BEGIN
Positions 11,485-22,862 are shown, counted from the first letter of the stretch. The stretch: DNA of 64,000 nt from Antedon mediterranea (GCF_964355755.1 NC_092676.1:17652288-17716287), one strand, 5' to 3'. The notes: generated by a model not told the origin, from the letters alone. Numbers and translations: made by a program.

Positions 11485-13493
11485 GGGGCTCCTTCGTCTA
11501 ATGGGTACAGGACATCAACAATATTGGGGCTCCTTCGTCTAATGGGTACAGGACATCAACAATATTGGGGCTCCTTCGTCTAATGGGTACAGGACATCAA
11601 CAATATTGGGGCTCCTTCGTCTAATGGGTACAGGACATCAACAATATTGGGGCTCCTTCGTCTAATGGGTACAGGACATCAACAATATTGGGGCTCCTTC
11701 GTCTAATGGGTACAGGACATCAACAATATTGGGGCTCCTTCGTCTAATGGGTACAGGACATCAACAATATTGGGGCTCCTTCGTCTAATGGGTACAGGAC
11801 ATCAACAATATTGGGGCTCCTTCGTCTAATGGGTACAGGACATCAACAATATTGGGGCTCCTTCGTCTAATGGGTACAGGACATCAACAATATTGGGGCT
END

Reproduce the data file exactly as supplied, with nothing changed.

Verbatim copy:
Positions 11,485-22,862 are shown, counted from the first letter of the stretch. The stretch: DNA of 64,000 nt from Antedon mediterranea (GCF_964355755.1 NC_092676.1:17652288-17716287), one strand, 5' to 3'. The notes: generated by a model not told the origin, from the letters alone. Numbers and translations: made by a program.

Positions 11485-13493
11485 GGGGCTCCTTCGTCTA
11501 ATGGGTACAGGACATCAACAATATTGGGGCTCCTTCGTCTAATGGGTACAGGACATCAACAATATTGGGGCTCCTTCGTCTAATGGGTACAGGACATCAA
11601 CAATATTGGGGCTCCTTCGTCTAATGGGTACAGGACATCAACAATATTGGGGCTCCTTCGTCTAATGGGTACAGGACATCAACAATATTGGGGCTCCTTC
11701 GTCTAATGGGTACAGGACATCAACAATATTGGGGCTCCTTCGTCTAATGGGTACAGGACATCAACAATATTGGGGCTCCTTCGTCTAATGGGTACAGGAC
11801 ATCAACAATATTGGGGCTCCTTCGTCTAATGGGTACAGGACATCAACAATATTGGGGCTCCTTCGTCTAATGGGTACAGGACATCAACAATATTGGGGCT